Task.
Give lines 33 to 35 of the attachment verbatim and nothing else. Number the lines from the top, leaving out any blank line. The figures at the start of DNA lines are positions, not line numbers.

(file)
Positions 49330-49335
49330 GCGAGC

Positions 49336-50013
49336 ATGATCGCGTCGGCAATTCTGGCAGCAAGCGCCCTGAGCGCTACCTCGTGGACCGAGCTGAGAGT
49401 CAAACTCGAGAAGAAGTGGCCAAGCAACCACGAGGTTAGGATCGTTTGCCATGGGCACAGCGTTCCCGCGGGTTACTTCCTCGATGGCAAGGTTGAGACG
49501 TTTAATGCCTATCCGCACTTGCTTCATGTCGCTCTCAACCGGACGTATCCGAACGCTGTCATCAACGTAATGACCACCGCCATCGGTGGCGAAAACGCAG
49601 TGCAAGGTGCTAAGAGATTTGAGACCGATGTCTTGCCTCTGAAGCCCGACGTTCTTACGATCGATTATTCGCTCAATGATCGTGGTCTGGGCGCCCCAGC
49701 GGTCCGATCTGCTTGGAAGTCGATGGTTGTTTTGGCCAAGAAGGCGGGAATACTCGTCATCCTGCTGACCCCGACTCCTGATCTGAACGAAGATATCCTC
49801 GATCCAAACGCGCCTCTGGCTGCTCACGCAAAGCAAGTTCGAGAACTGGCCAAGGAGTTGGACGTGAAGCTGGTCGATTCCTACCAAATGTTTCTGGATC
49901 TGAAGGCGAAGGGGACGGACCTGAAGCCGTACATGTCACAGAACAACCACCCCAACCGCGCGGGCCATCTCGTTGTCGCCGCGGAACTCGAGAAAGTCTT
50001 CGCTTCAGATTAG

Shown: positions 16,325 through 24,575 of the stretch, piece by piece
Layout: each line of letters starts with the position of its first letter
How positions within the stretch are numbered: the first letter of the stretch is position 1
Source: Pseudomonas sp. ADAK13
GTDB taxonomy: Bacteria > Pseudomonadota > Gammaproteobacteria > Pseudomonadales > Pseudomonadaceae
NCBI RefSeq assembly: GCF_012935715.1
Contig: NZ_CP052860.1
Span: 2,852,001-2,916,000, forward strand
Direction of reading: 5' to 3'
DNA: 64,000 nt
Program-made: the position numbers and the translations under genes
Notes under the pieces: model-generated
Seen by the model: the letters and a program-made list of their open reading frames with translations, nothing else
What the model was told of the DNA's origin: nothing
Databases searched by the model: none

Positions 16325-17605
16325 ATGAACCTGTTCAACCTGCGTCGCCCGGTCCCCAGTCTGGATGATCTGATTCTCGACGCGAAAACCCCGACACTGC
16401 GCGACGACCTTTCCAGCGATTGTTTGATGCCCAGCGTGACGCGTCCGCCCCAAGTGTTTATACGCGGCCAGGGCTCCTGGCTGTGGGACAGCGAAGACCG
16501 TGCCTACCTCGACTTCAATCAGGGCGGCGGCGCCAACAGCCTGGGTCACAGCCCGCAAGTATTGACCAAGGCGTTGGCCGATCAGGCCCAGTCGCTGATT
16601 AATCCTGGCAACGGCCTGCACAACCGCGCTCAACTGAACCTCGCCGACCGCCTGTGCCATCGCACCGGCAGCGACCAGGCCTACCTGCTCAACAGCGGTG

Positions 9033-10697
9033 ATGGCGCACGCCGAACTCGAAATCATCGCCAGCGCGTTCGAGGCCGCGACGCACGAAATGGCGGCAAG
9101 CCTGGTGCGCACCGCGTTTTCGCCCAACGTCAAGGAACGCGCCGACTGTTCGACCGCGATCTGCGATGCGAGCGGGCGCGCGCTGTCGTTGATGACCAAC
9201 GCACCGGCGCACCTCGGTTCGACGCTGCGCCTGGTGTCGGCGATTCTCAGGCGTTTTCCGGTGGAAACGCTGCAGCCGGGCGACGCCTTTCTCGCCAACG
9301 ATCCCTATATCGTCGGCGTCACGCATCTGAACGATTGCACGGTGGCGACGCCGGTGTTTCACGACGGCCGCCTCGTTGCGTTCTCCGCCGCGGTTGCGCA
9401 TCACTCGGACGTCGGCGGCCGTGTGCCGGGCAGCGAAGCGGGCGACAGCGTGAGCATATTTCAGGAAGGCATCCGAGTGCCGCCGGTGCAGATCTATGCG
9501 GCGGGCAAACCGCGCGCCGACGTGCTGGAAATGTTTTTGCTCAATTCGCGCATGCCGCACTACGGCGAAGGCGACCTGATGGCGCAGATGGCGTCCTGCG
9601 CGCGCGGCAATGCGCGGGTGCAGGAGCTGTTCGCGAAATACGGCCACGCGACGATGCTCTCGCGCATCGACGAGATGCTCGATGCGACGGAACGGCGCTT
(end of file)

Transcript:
9033 ATGGCGCACGCCGAACTCGAAATCATCGCCAGCGCGTTCGAGGCCGCGACGCACGAAATGGCGGCAAG
9101 CCTGGTGCGCACCGCGTTTTCGCCCAACGTCAAGGAACGCGCCGACTGTTCGACCGCGATCTGCGATGCGAGCGGGCGCGCGCTGTCGTTGATGACCAAC
9201 GCACCGGCGCACCTCGGTTCGACGCTGCGCCTGGTGTCGGCGATTCTCAGGCGTTTTCCGGTGGAAACGCTGCAGCCGGGCGACGCCTTTCTCGCCAACG